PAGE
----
New materials used in apparatus construction have allowed for industry advancements but have brought with them a host of speed bumps. For example, aluminum bodies are now common in wildland fire apparatus manufacturing. Compared with steel bodies, they have reduced overall weight, allowing for more equipment and water to be carried on the trucks. Unfortunately, steel is a stronger material than aluminum, and this must be accounted for in the design process. This is not necessarily an issue but rather an obstacle that can be overcome by innovative designs and engineering. Another factor that engineers must address is that these trucks can be expected to last well over a decade. Therefore, the components must be designed to function, with anticipated heavy abuse, for the life of the truck. Finally, manufacturers must find a balance in design between engineer recommendations and firefighter requests. The optimum layout for a department may not be the first choice of the engineers, so an equilibrium must be found. To accomplish this, a wildland fire apparatus should be built with the cooperation of a design team and the firefighters using the apparatus. The truck should be designed in such a way that it is structurally sound, functional, and safe for the men and women who will be using it.

DESIGN FOR SAFETY

The most important aspect of wildland fire apparatus design is safety. This encompasses a broad spectrum of design constraints from weight limits to step height requirements. In the design process, safety must be taken into consideration from start to finish. Weight reviews can sometimes be considered less important, but they are, in fact, important aspects of the design process. If a truck is built overweight, then the safety of the operators is at stake every single time the apparatus leaves the station.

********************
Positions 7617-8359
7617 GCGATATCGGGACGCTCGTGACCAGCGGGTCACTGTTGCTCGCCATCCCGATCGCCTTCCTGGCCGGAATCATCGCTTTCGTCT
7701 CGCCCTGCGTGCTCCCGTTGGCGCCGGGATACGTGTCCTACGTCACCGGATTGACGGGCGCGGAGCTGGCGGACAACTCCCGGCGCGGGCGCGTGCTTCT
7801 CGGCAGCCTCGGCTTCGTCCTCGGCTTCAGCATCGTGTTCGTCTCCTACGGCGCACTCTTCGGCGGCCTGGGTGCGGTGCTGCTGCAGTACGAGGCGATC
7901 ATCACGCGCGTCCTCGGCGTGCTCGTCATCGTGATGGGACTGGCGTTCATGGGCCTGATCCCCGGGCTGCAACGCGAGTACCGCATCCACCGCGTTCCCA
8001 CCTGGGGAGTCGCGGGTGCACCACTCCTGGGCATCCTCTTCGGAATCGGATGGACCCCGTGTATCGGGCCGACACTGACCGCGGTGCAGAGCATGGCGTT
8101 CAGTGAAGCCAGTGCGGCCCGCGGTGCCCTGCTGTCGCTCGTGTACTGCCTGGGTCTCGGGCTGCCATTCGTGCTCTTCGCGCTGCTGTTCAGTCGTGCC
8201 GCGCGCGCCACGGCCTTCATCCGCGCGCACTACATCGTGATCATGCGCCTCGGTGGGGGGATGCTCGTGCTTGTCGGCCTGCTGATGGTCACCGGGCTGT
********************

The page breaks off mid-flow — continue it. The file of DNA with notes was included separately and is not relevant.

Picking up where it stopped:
Although there are many standards by which safety can be measured, the most frequently used in the wildland fire apparatus industry is NFPA 1906. Building a highly customized wildland fire apparatus to be compliant with NFPA 1906 is not impossible, just another obstacle in the design process. FAMA members incorporate safety into the designs of their trucks long before a customer receives a price quote. FAMA members work diligently to ensure that the products provided to their customers meet and exceed safety guidelines to ensure that the wildland fire apparatus can safely serve their communities for many years to come.

In today’s world, the design process of a wildland fire apparatus encompasses much more than deciding where a component is placed. Component placement is only a small part of the overall process. To produce the precision engineered apparatus that FAMA members build today, the wildland fire apparatus design process becomes a part of almost every task at their facilities. Every person who touches the trucks plays a very important role. A wildland fire apparatus is a purpose-built apparatus designed with safety, functionality, and dependability in mind from start to finish.

Check out FAMA member companies that manufacture wildland apparatus at www.fama.org/members/list.

FAMA is committed to the manufacture and sale of safe, efficient emergency response vehicles and equipment. FAMA urges fire departments to evaluate the full range of safety features offered by its member companies.


KYLE HALL is the factory representative for Skeeter Brush Trucks.